A hospital in England built by the Red Cross, was home for Marion Corless for several years during the Second World War.
She says the 1,200 bed hospital at Smallfield was built with many free-standing brick buildings, housing about 40 patients each, that were connected by covered walkways.
That way if one building was bombed in a raid others would continue to be operational.
“It had central heating which was quite wonderful and not common then,” Corless said. And after weeks of sleeping on trains and on hard floors, she finally had a small room and bed to herself in one o the hospital staff wings.
She worked in a special building with three other occupational therapists who helped wounded recruits relearn everyday skills after losing limbs or other bodily functions.
Secrecy at the hospital was paramount.
“I wrote my parents all the time but we weren’t able to say where we were or what we were doing,” Corless said. “Our letters were censored.”
In the early days, before the wounded recruits arrived, Corless said she would read tea cups for people to keep them entertained, making things up as she went.
One day she saw what looked like a map of Italy in one of the matron’s tea-cups and told her that she would be going to Italy.
“Within half an hour she got notice that she would be going to Italy the next day,” Corless said. “That’s how fast you had to be prepared to go.”
Corless said that tea-leaf reading spooked her so much that she didn’t read tea leaves again, but it wouldn’t be long before all her time was taken up with work.
At one point she says there were 50 ambulances lined up with patients for the hospital.
“It was just horrendous,” Corless said. “We were told that we might have to get out of our beds to accommodate them all.”
That didn’t happen, but treating and helping the recruits to recover was a huge job for everyone in the hospital, she said.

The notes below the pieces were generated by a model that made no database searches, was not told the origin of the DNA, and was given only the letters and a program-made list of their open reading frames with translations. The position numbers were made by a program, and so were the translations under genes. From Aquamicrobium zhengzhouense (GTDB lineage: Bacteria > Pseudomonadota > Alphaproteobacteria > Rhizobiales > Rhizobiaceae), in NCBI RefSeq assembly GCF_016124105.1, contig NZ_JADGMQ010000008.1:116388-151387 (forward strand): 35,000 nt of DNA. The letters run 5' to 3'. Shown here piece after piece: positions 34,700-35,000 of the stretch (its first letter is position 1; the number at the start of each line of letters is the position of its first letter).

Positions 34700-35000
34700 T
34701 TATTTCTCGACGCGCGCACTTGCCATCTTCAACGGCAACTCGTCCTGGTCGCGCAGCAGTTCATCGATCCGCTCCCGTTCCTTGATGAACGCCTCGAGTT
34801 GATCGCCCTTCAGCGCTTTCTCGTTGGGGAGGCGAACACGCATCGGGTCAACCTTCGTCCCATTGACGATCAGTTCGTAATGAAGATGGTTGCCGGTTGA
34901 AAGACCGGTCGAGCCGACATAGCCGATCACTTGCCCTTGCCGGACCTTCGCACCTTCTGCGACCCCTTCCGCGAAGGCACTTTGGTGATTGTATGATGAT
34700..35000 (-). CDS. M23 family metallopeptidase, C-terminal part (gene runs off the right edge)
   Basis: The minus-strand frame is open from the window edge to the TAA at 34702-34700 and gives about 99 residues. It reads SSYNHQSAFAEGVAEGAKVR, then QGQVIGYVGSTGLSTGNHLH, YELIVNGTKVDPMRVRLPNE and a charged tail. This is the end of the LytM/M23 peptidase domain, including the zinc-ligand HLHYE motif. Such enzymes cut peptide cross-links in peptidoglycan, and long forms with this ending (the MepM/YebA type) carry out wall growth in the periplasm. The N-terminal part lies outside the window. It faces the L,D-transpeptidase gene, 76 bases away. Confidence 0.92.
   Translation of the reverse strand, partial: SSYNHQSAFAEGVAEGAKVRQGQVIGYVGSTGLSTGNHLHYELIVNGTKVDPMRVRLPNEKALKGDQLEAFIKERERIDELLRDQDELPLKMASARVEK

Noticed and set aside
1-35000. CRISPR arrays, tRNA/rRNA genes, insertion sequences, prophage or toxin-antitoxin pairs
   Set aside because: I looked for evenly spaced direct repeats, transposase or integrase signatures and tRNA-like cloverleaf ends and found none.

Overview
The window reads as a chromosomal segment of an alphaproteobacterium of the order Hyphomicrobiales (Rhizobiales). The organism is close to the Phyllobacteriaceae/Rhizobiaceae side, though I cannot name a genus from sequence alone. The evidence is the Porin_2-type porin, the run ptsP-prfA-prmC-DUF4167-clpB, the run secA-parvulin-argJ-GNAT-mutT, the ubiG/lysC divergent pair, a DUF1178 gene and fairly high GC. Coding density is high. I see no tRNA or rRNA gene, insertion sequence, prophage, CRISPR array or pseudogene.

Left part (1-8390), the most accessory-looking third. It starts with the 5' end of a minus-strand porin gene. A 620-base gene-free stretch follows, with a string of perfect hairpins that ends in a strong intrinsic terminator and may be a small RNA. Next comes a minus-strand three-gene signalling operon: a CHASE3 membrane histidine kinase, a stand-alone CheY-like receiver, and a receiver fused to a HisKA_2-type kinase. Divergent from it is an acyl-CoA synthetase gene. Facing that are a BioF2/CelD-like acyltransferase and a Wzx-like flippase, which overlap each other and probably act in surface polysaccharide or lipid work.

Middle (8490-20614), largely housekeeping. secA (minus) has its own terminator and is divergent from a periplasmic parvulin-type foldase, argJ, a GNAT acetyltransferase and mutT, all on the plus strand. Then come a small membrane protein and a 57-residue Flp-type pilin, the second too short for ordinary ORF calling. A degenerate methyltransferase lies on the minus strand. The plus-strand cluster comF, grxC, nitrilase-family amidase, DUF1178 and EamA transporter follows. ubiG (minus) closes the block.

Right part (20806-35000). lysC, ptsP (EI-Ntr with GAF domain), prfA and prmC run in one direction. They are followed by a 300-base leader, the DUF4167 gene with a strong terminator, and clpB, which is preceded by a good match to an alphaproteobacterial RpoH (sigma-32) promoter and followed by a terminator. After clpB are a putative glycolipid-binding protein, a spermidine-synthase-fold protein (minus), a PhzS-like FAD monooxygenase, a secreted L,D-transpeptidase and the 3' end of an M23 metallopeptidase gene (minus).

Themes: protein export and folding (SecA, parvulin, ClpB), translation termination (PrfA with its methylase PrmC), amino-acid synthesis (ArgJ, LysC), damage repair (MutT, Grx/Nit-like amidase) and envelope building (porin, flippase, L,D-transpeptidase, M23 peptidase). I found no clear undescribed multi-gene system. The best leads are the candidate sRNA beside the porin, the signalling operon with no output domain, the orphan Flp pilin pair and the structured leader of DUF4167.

“It was almost like a small village in itself.”
She said a mother cat had her kittens in one of the wards, so she would take a basket of kittens with her on her rounds letting the most seriously wounded hold and cuddle them.
“It would encourage their spirits,” Corless said. “My aim in visiting the wards was to see who might benefit from occupational therapy.”
Some of her patients were in hospital for two years working to recover from and learn how to live with their injuries.
The physiotherapists worked to help people recover physically.
The occupational therapists worked to help wounded recruits re-learn new ways to cope with everyday tasks after losing a limb or enduring other serious injury.
“Even losing a finger can make a tremendous difference in a person’s life,” Marion said.
Those who lost limbs had to learn new ways to dress themselves, use eating utensils, hold a glass, manage on crutches and if they were able, relearn skills for work.
Soldiers who lost limbs were not fitted with artificial limbs until they returned to Canada and equipment was scarce. She said they had to do a lot of improvising to help people learn new ways of doing things.
She said one of the hospital staff had some flower seeds which they planted in summer so they could encouraged patients who were able to help in the garden as part of their therapy.
In another instance she had a machine made that patients could use to learn skills for cutting wood.
Corless met her future husband, John Corless, on one of the wards. He was on crutches recovering from three surgeries after being shot. Later he served as an Army trainer.
They were married in England on a leave.Returning to Canada they raised their family Prince George and retired to Williams Lake. John passed away two years ago.